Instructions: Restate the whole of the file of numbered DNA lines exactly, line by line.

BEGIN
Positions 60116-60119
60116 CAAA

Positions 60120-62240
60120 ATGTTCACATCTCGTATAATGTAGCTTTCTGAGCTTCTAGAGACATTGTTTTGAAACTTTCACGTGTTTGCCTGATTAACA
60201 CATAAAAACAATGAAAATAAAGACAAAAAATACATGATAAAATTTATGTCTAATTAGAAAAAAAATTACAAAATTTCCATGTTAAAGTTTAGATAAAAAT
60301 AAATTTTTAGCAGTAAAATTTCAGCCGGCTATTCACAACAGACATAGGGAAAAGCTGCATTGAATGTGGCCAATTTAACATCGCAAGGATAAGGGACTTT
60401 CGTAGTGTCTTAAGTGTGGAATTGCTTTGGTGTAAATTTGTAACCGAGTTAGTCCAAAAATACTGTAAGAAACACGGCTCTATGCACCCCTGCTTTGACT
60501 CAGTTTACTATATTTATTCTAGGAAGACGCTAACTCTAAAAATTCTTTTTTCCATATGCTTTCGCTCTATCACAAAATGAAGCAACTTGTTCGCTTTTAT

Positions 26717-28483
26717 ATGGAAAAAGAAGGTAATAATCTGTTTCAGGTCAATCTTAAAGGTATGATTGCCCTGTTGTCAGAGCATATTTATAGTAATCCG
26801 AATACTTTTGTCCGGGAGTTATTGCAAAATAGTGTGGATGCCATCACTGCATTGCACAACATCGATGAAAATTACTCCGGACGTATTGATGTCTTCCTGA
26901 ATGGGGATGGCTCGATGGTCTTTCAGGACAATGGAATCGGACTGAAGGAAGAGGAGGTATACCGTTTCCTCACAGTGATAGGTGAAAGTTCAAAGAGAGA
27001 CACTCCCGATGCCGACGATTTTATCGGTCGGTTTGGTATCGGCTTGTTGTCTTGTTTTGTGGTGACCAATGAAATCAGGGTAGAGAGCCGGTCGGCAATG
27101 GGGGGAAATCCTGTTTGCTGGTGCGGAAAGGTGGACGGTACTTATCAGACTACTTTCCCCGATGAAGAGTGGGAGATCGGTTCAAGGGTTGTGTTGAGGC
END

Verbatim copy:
Positions 60116-60119
60116 CAAA

Positions 60120-62240
60120 ATGTTCACATCTCGTATAATGTAGCTTTCTGAGCTTCTAGAGACATTGTTTTGAAACTTTCACGTGTTTGCCTGATTAACA
60201 CATAAAAACAATGAAAATAAAGACAAAAAATACATGATAAAATTTATGTCTAATTAGAAAAAAAATTACAAAATTTCCATGTTAAAGTTTAGATAAAAAT
60301 AAATTTTTAGCAGTAAAATTTCAGCCGGCTATTCACAACAGACATAGGGAAAAGCTGCATTGAATGTGGCCAATTTAACATCGCAAGGATAAGGGACTTT
60401 CGTAGTGTCTTAAGTGTGGAATTGCTTTGGTGTAAATTTGTAACCGAGTTAGTCCAAAAATACTGTAAGAAACACGGCTCTATGCACCCCTGCTTTGACT
60501 CAGTTTACTATATTTATTCTAGGAAGACGCTAACTCTAAAAATTCTTTTTTCCATATGCTTTCGCTCTATCACAAAATGAAGCAACTTGTTCGCTTTTAT

Positions 26717-28483
26717 ATGGAAAAAGAAGGTAATAATCTGTTTCAGGTCAATCTTAAAGGTATGATTGCCCTGTTGTCAGAGCATATTTATAGTAATCCG
26801 AATACTTTTGTCCGGGAGTTATTGCAAAATAGTGTGGATGCCATCACTGCATTGCACAACATCGATGAAAATTACTCCGGACGTATTGATGTCTTCCTGA
26901 ATGGGGATGGCTCGATGGTCTTTCAGGACAATGGAATCGGACTGAAGGAAGAGGAGGTATACCGTTTCCTCACAGTGATAGGTGAAAGTTCAAAGAGAGA
27001 CACTCCCGATGCCGACGATTTTATCGGTCGGTTTGGTATCGGCTTGTTGTCTTGTTTTGTGGTGACCAATGAAATCAGGGTAGAGAGCCGGTCGGCAATG
27101 GGGGGAAATCCTGTTTGCTGGTGCGGAAAGGTGGACGGTACTTATCAGACTACTTTCCCCGATGAAGAGTGGGAGATCGGTTCAAGGGTTGTGTTGAGGC